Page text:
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Archive for the ‘Spark View Engine’ Category

Reusable ‘Controls’ with Sprites, CSS, and Spark Partials

October 2, 2009 Comments off

I came across SilkSprite during some of my work with BluePrintCSS and fell in love.  I’ve used the FamFamSilk icons for ages and, with a current project, wanted to implement some instant CSS buttons and menu items using those icons.

So, with CSS-fu in hand, here’s how the button turned out.

First, creating a simple CSS button style:

.button

{

    display: inline-block;

    font-weight: bold;

    font: bold .85em/2.5em Verdana, Helvetica, sans-serif;

    text-decoration: none;

    text-indent: 10px;

    width: 150px;

    height: 2.5em;

    color: #555555;

    background-color: #EAEAD7;

    border: #CCCCCC solid 1px;

    -moz-border-radius: 5px;

    -webkit-border-radius: 5px;

}

 

.button:hover

{

    background-color: #F3F3E9;

    color: #737373;

    cursor: pointer;

}

This button is pretty simple and standard—nothing fancy.  The most important tag in there is display: inline-block as this allows our buttons to share the same row and not stack on top of each other (like float:left would cause).

Hover Off: CSS Button - Hover Off

Hover On: CSS Button - Hover On

Second, because I needed to include the icon INSIDE another container (the button), I modified the original SilkSprite ss_sprite and removed a bit of the extra padding.

.sprite

{

    display: inline-block;

    overflow: hidden;

    background-repeat: no-repeat;

    background-image: url(/content/img/sprites.png);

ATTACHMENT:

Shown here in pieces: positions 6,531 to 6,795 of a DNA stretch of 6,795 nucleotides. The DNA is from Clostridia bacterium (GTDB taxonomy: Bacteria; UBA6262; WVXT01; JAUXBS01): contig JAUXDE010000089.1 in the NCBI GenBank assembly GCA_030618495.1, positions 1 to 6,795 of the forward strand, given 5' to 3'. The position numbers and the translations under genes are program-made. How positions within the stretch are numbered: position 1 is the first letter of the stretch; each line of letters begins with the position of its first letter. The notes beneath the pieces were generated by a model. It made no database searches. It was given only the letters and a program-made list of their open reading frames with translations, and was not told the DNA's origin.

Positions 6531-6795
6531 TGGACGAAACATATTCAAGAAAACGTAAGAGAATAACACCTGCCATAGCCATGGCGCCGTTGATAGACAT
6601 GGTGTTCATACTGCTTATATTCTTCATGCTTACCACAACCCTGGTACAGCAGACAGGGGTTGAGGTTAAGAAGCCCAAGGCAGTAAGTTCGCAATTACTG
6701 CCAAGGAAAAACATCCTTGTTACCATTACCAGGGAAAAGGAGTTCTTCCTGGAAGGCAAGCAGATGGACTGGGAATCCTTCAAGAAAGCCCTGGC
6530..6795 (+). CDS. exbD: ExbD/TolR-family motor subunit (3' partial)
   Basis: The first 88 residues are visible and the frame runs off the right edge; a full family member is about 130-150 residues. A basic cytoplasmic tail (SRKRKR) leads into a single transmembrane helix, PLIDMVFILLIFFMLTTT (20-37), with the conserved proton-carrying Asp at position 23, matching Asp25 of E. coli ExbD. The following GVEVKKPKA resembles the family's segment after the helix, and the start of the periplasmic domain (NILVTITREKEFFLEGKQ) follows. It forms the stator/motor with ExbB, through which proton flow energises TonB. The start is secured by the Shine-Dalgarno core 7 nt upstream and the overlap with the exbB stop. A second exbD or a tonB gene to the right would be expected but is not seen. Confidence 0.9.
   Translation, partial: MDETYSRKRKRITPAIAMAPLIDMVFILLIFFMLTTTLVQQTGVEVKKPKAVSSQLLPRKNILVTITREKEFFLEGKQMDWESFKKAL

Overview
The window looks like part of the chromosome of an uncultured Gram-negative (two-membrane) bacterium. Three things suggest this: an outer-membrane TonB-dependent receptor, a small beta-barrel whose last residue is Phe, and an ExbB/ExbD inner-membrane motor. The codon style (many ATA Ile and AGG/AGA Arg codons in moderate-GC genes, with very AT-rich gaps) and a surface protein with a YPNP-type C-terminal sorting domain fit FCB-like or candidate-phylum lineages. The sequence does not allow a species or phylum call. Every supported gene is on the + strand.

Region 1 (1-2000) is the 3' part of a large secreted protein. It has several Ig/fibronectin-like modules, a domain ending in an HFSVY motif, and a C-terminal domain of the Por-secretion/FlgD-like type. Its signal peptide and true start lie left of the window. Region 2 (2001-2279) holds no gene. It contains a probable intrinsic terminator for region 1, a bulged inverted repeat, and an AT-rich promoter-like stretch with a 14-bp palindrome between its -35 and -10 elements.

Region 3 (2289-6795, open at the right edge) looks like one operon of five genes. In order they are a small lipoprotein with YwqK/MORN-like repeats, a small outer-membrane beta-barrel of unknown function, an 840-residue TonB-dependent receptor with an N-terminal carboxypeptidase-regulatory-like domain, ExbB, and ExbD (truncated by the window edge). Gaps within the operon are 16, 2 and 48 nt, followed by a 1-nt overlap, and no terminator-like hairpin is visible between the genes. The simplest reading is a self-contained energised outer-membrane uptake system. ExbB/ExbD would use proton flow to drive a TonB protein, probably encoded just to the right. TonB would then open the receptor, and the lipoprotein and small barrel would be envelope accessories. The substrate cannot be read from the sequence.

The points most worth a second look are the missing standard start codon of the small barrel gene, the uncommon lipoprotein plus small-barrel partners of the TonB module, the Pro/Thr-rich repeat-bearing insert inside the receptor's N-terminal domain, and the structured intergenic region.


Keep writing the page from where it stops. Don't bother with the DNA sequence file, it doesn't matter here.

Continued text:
padding-left: 25px;

    padding-top: 2px;

    height: 16px;

    max-height: 16px;

    vertical-align: middle;

}

The important thing to note here is the padding-top and the height attributes.  Until I’m lead into the light and improve my CSS-fu, I’m compensating for the font height differences by using padding-top.  e.g. I want the icon to truly show up in the “middle”… and vertical-align just wasn’t pushing it far enough.

We’ll come back to actually working with SilkSprite in a moment, let’s work up a quick Spark partial view to display our results.  Now, you could do this without the partial views—just replace my Spark variables with the actual text we’re passing to them.  I’ll provide both examples.

Our button needs three elements to be useful:

  1. An ID so that we can call it from jQuery or your client-side query engine of choice,
  2. A Sprite Name, such as ss_add, etc.  These are provided by SilkSprite.
  3. The button text.

So, knowing that, a basic button could be rendered using:

<div id=”my-button” class=”button”>

    <span class=”sprite ss_add” />Add Activity

</div>

We can simply substitute out the variable elements (id, sprite class, and text) and create a Spark partial view (named _styledButton.spark and located in the /Shared view folder).

<div id=”${id}class=”button”>

    <span class=”sprite ${sprite}“></span>${text}

</div>

In our views, it’s easy to create a button:

<styledButton text=”‘Add Activity‘” id=”‘my-button‘” sprite=”‘ss_page_add‘” />

Note: You need to surround your text with single quotes (‘text’) to inform the Spark engine that the information contained in your variables is a string.

Now, we have shiny, icon’d buttons:

Hover Off:

Hover On:

Categories: HTML, MVC, Spark View Engine

Populating Select Lists in ASP.NET MVC and jQuery

September 25, 2009 Comments off

I’ve been working the last bit to find the best way to create/populate select (option) lists using a mixture of ASP.NET MVC and jQuery.  What I’ve run into is that the “key” and “value” tags are not passed along when using Json(data).

Here’s what I’m trying to pull off in jQuery: building a simple select drop down list.

var dd_activities = “<select id=’dd_activities’>”;
var count = data.length;
for (var i = 0; i < count; i++) {
 dd_activities += “<option value='” + data[i].Key + “‘>” + data[i].Value + “</option>”;
}
dd_activities += “</select>”;

$(“#activities”).before(dd_activities);

Using some very basic key/value data:

[
 {“3″,”Text Value”},
 {“4″,”Another Text Value”},
 {“1″,”More boring values…”},